Friday, September 30, 2005

Freddy's Deli, Cicero, Illinois

This is the breaded pork tenderloin sandwich with red sauce I had for lunch today at Freddy's,
This is Freddy's on 16th Street in Cicero. West Side Agent's cousins order Lasagnas from Freddy's for family events. Freddy's Italian Ice Cream is very good too. I would have taken pictures inside but they were crowded and busy.

Miller's mistaken beliefs

This is one weird story. The Press alleging stonewalling by the Administration while the Administration is saying talk, please talk; and then the drival from Miller about freedom of the press.

How about a straight answer instead on what's made Miller change her mind. I don't think it was tired of sitting in the joint. You get acclimated to it after a while. She owes the public the truth.

From today's NYT:
New York Times Executive Editor Bill Keller said in a statement: "Judy refused to testify in this case because she gave her professional word that she would keep her interview with her source confidential. In recent days, several important things have changed that convinced Judy that she was released from her obligation."

But Joseph Tate, an attorney for Libby, said yesterday that he told Miller attorney Floyd Abrams a year ago that Libby's waiver was voluntary and that Miller was free to testify. He said last night that he was contacted by Bennett several weeks ago, and was surprised to learn that Miller had not accepted that representation as authorization to speak with prosecutors.

"We told her lawyers it was not coerced," Tate said. "We are surprised to learn we had anything to do with her incarceration." Tate said that he and Bennett then asked Fitzgerald whether their clients could talk without fear of being accused of obstructing the investigation, and were assured that Fitzgerald would not oppose them doing so. After the phone call from Libby on Sept. 19 or 20, Tate said, the lawyers wrote a letter to Fitzgerald indicating Miller accepted Libby's representation that the waiver was voluntary.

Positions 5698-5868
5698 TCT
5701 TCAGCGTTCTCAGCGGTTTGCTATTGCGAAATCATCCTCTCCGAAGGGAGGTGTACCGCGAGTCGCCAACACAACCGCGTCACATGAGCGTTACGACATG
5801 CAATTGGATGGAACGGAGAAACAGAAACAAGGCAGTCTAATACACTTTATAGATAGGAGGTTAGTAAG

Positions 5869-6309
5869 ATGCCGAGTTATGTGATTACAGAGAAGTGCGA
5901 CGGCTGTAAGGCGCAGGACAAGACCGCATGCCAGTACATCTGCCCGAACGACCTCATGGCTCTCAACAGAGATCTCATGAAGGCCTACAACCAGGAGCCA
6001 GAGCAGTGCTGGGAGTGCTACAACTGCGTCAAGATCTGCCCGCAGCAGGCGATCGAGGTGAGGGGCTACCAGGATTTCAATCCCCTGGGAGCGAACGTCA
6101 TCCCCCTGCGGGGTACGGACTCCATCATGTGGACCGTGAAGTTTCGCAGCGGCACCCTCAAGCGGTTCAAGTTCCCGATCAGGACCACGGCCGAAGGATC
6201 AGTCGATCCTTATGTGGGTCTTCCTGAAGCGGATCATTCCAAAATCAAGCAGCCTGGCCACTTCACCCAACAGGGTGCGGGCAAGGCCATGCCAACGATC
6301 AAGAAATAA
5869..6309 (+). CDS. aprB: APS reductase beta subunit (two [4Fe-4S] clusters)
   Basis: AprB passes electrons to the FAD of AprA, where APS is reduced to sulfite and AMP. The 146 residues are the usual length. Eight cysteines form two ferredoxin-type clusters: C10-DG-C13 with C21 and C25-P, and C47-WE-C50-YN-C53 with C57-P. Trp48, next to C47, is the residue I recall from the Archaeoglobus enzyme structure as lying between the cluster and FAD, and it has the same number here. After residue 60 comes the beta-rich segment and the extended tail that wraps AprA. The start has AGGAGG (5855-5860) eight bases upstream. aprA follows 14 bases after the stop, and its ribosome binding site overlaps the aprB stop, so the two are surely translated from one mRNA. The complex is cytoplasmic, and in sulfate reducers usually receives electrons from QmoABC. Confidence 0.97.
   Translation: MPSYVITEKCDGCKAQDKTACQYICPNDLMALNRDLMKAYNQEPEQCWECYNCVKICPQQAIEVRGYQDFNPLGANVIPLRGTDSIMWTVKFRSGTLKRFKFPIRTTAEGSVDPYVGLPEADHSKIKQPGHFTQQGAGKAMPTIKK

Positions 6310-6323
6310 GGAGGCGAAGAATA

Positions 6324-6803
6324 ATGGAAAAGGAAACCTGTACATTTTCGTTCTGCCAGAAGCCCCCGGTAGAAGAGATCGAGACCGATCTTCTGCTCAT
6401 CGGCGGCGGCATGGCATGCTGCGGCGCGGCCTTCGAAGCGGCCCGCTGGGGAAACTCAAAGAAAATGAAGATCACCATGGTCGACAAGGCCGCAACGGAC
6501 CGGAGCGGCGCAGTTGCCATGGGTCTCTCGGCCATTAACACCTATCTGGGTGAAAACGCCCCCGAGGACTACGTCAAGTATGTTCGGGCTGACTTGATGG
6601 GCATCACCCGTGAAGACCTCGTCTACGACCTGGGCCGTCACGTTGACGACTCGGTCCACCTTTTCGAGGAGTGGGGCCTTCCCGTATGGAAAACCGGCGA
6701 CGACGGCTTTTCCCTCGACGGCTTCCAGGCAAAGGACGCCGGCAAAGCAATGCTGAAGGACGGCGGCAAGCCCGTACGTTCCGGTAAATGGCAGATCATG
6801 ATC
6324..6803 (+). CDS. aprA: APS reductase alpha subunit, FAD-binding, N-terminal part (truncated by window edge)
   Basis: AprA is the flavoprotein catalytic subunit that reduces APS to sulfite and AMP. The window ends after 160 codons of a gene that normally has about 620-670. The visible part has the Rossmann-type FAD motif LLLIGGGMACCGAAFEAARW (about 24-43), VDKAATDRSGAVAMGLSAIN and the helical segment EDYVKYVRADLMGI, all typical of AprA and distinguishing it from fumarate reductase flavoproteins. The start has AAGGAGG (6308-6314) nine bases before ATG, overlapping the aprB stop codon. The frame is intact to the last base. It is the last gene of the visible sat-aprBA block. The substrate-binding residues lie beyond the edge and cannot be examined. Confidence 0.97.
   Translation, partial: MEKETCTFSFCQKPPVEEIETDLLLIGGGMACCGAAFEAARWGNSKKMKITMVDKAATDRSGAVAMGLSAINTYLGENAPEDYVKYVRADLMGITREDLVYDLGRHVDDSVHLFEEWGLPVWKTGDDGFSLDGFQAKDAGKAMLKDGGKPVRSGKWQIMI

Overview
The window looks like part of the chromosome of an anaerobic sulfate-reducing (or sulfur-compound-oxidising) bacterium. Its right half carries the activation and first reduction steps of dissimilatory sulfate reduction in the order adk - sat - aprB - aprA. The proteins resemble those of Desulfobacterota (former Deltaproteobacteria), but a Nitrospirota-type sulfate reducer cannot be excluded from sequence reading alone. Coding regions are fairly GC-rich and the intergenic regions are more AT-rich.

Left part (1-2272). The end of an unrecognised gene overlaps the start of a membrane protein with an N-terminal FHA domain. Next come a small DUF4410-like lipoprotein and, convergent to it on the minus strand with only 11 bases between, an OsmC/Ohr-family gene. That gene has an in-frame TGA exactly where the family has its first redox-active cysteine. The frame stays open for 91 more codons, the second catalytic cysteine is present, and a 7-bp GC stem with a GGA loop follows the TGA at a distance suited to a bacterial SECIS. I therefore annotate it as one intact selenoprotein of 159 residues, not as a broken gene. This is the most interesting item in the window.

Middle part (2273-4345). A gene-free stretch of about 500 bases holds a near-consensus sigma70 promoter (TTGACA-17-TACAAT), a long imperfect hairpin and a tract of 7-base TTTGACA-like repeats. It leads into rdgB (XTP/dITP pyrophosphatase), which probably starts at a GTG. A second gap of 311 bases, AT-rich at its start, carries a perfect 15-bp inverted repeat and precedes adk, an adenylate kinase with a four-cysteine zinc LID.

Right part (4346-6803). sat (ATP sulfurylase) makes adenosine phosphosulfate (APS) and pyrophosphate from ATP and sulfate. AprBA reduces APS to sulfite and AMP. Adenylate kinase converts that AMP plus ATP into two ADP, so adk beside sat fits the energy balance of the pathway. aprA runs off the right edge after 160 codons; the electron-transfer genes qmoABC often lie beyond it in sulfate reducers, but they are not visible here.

In July, when Chief U.S. District Judge Thomas F. Hogan ordered Miller to jail, [Baars emphasis] he told her she was mistaken in her belief that she was defending a free press, stressing that the government source she "alleges she is protecting" had released her from her promise of confidentiality.

Thursday, September 29, 2005

Kids, bucks, and American Universities

Soon I'll be paying for two kids in college and have a third one getting close. Articles like this bother me... a lot.

Victor David Hansen concludes his article in WSJ with this disturbing comment,
The signs of erosion on our campuses are undeniable, whether we examine declining test scores, spiraling costs, or college graduates' ignorance of basic facts and ideas. In response, our academic leadership is not talking about a more competitive curriculum, higher standards of academic accomplishment, or the critical need freely to debate important issues. Instead, it remains obsessed with a racial, ideological, and sexual spoils system called "diversity." Even as the airline industry was deregulated in the 1970s, and Wall Street now has come under long-overdue scrutiny, it is time for Americans, if we are to ensure our privileged future, to re-examine our era's politicized university.
And then this story in the weekly standard by James Piereson in the Weekly Standard,
When this year's freshmen enter the academic world, they will encounter a bizarre universe in which big-time athletics, business education, and rigorous science programs operate under the umbrella of institutions that define themselves in terms of left-wing ideology. This is especially true of the 100 or so elite public and private institutions that are able to select their students from among a multitude of applicants seeking entry, and true also of the humanities and social science departments that define the political and social meaning of the academic enterprise. These students will enter the world of what we may call the left university.
Finally here's a response from my nephew reflecting the pressure kids feel on campus,
I also agree that it probably was the right thing, but the assignment was discussing pre-emptive wars in the context of Just and Unjust Wars by Michael Walzer. Also, our professor is an older gentleman but the TA's grade our essays, and mine was an outspoken opponent of the war. For my first college essay, I really didn't want to go against the grader. So it was a little heartless, but it's still early.
Stick with the older guys and have heart!

I should have stayed home on Cindy Sheehan

I should have stayed home posts on a Iraqi's response to his condolences on the deaths of his brother and two nephews.
I Should Have Stayed Home...: "His reply blew my mind: